Friday, January 4, 2019

Hey Siri, Where is My Car?

I spent the last 15 years looking for nails, because I am the hammer. - Merlin Mann
When iPhone disconnects from a Bluetooth connection with a car, it does a special step to mark the location as "Parked Car" in the Maps app. My 2004 Prius is too old to have Bluetooth connection, so I was wondering if I could replicate this feature. Answer? Not really.
I thought it would be awesome if I could get a little Bluetooth dongle that plugged into the car power port and said, "Hey, I'm a car!" That way anytime I turned on my car, the device would power up and BOOM I would have that functionality, but it doesn't seem like any such device exists.
Next step, can I write a Siri Shortcut that does this? Also, not really, but I gave it go. The main shortcut command, "Get Current Location" provides the address you are at, not the GPS coordinates. If you're in the middle of a parking lot it's just going to provide the address of the place you've parked at and additionally Shortcuts doesn't give you a way to set a marked location / drop a pin. So the best I can figure out is to write out the address into a Dictionary (JSON text file) on iCloud Drive. Then I need a second shortcut to read it and open it in Apple Maps. I also launch Apple Maps at the end of saving so you can manually drop a pin on the current location.

Sunday, December 30, 2018

Getting Capped

Isn’t that life bro? - Owen JJ Stone
I'm moving my iPhoto library to iCloud and it is a insanely massive amount of data that burst me right through the Xfinity cap which is extremely expensive in overages. Comcast probably wants to solve this through zero rating and they've set things up to give them extreme power in the upcoming streaming battles if they remain free from consumer protections.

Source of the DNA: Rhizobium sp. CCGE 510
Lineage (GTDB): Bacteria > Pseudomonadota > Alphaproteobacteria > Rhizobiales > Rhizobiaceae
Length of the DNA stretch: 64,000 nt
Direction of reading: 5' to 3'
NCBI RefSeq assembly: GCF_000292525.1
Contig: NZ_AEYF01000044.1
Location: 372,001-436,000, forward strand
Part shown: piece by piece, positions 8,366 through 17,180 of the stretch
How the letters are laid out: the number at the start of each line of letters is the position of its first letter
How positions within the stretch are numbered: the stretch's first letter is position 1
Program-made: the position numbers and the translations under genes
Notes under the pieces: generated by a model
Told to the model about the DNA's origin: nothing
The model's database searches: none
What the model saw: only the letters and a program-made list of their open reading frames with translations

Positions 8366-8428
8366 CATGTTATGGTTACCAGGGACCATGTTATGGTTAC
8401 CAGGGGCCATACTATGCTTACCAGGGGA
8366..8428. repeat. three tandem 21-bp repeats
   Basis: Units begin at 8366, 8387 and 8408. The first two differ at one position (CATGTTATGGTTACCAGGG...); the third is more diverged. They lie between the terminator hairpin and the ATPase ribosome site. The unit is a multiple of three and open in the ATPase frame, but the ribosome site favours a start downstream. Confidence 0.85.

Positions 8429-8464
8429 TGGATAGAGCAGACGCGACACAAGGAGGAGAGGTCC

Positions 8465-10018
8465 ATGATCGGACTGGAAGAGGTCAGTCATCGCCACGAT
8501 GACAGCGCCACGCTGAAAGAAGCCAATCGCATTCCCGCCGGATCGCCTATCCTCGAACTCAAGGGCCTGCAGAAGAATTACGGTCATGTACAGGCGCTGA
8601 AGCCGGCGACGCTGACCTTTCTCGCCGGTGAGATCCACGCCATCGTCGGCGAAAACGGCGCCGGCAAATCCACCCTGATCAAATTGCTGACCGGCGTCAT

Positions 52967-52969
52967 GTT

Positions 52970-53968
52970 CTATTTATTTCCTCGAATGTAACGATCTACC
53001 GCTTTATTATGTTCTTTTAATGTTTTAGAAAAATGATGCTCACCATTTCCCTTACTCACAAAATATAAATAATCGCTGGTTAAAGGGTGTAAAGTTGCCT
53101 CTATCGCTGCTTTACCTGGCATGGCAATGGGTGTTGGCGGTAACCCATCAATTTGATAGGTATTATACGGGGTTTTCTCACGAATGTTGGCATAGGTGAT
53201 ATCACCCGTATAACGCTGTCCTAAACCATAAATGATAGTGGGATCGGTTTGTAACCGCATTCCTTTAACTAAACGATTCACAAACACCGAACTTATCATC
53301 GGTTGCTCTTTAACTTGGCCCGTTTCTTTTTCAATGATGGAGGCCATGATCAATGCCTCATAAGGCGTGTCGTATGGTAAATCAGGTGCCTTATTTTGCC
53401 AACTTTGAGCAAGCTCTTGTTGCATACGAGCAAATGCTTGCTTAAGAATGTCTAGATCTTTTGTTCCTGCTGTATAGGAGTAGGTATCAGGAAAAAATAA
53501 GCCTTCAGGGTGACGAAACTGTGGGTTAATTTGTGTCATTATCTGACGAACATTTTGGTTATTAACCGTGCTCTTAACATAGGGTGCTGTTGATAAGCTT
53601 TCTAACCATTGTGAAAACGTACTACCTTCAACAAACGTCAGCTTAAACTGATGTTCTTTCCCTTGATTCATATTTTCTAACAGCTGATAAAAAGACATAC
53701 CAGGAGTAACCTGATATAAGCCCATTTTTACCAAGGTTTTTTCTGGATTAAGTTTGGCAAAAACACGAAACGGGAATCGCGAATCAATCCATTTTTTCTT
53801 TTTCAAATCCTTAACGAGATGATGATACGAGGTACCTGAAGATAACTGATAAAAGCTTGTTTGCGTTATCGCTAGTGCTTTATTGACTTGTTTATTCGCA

I can choose between AT&T (U-Verse) and Comcast (Xfinity) for home broadband and there is no fiber running to my door so it's either ADSL or Cable modem. A few years ago, I gave up AT&T because ADSL has an upstream pretty much capped by the technical spec to be slow and I couldn't get past 1.5 mbps upstream which saturates in a moment running a couple of internet cameras. Once your upstream is totally used, the downstream is broken.
When I moved Mrs. off her old 1TB SSD into the new MacBook Air with 256GB, the cost calculation for the 700 GB Photo library was to put into iCloud for her. I had not consider this bandwidth math:
  • 700 GBs uploaded to iCloud from old laptop
  • 700 GBs downloaded from iCloud to the desktop computer with Drobo
  • 700 GBs uploaded from desktop to Backblaze backup
During this first upload process is when I learned that Xfinity has a 1TB monthly cap and then you pay overages. They do give you a warning the first 2 months you hit your cap, but after that, the charges are intense: $10 per 50GB. So for just my iCloud Photo Library it would cost me $200 in overages to go through that upload/download/upload process.